Joyce Carol Oates, Beasts
If we wanted to be writers we must examine the world with fresh, sceptical eyes.
Beasts is, I’m ashamed to say, my first Joyce Carol Oates. She’s one of those writers who has kept crossing my path but whom I’ve never quite got to read. I bought Beasts a couple of years ago when I saw it on the remainder table of my favourite independent bookshop – and still it took me some time to get to read it, but I’m glad I finally did. I didn’t really know what to expect – and I’m not quite sure what I got – but I nonetheless found it a compelling read that is staying with me.
Take the opening quote, for example. On the surface it makes perfect sense, and yet when we know who says it we see a whole different layer of meaning to it, a layer that doesn’t necessarily remove the fundamental truth but that certainly shows how such a truth can be twisted or, at least, complicated.
The plot concerns a young college student and her obsession with her poetry writing class teacher, Andre Harrow. The novel (novella, in fact) starts some 25 years after the main events of the novel, when our narrator is at the Louvre in Paris and sees a piece of sculpture that reminds her of the work of Harrow’s wife, Dorcas. The sculpture is an earthy totemic piece that is “primitively human” or, in fact, rather beast-like. In this short three page chapter we are introduced to the notion that something not quite right has happened. “It wasn’t burned after all”, the narrator says, and then soon after mentions the horrible deaths some quarter of a century earlier, of “two people I’d loved”. The final sentence of the chapter is:
This is not a confession. You will see, I have nothing to hide.
As soon as you see a statement like that you can be pretty sure you are in the hands of an unreliable narrator, and this is so here – though she’s cleverly disguised and could be taken to be reliable. It’s all a matter of perspective really! The novel is told first person, in flashback, so we do need to be aware that what she is saying may very well be coloured by her knowledge and experience, that what she says she was feeling at the time, may not be quite right. This adds to the complexity of the book. The structure, though, is pretty straightforward. There’s the first chapter in Paris in 2001, followed by a chapter, set in 1976, describing the night of the house fire (in which the two people died). The third chapter takes place four months before that. From this, the novel works chronologically forward again to the fire.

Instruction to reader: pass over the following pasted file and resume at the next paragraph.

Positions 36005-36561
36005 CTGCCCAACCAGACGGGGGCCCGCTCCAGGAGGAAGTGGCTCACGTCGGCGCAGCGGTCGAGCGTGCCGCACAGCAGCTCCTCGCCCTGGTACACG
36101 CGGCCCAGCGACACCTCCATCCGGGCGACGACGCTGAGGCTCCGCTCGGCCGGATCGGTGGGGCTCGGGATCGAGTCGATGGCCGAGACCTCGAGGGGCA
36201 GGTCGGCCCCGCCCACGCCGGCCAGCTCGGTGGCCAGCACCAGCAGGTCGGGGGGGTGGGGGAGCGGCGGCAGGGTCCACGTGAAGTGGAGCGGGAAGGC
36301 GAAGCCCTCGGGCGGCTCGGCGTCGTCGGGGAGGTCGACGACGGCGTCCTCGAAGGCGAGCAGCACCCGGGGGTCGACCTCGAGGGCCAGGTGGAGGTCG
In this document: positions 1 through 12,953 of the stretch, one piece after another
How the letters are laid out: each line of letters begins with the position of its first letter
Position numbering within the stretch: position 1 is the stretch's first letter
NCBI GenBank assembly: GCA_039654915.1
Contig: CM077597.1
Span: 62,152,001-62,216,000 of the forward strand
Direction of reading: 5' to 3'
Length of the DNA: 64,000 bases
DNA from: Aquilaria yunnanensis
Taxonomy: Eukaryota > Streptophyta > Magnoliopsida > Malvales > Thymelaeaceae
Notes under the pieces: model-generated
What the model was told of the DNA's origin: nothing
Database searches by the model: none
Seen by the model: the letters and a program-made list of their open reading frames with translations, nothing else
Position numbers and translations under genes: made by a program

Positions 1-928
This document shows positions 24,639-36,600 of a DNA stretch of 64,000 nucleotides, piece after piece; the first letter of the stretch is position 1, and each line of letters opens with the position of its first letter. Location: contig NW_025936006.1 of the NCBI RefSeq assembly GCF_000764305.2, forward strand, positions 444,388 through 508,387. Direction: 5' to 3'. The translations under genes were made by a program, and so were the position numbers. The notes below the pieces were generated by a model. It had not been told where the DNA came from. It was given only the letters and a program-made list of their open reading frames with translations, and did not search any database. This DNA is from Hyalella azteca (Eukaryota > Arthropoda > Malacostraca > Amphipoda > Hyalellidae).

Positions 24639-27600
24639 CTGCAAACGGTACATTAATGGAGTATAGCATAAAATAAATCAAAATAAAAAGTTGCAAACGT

The novel has a smallish cast of characters – there’s the narrator (Gillian), Andre Harrow and Dorcas, and the girls of the poetry class. Gradually a complex picture is built up of surface friendships with secrecy and jealousy lying just beneath. The reason for this is that pretty well all the girls are obsessed with Andre and each it seems, in turn, have their way with him (or, should I say, vice versa). But here the plot thickens … though perhaps I’ll leave it there for you to discover for yourselves.
Let’s just say that this book is an unsettling exploration of the (sexual) games people play, games in which people can and do get badly hurt. It’s easy to see the young women as the victims – and I must say that to a large degree I think they are. Whenever there is a power imbalance (and this is why I disagree with Helen Garner‘s take in her non-fiction book, The first stone), I see the major wrong as being with those in power. However, that does not mean that the less powerful are not complicit in some way, because often they are, and this seems to be the case with Gillian. She says “I was not predator seeking prey, I was myself the prey. I was the innocent party”. But she has choices, and she makes them, knowing ….
I was in love now. I took strength from my love for Mr Harrow. Though knowing, for I was no fool, that it could never be reciprocated.
And yet, she of course, like the girls before her, lets herself be drawn into a situation that is both thrilling and destructive. Harrow is an aficionado of DH Lawrence – Lawrence was big on campuses in the 1970s as I recollect – and tells his students (with terrible irony) that:
Lawrence is the supreme poet of Eros. No recriminations, no reproaches, no guilt, no ‘morality’. For what’s ‘morality’ but a noose around the neck? A noose? What’s ‘morality’ but what other people want you to do, for their own selfish unstated purposes.
Hmm … this sounds a bit like the Nietzschean conundrum explored in The immoralist doesn’t it, but Oates plays it out in a very different way by exploring its implications across gender, age/experience and power differences to see what falls out.
The novel starts with an epigraph from a DH Lawrence poem:
I love you, rotten
… wonderful are the hellish experiences
Wonderful for whom one may well ask? The ending – or is it the beginning – provides no definite answer but it sure teases out the complexity of “love” running rather amok amongst people who think little about the ramifications of their actions. Damage, as it usually does in such situations, ensues. What price morality, eh?
Joyce Carol Oates
London: Orion, 2002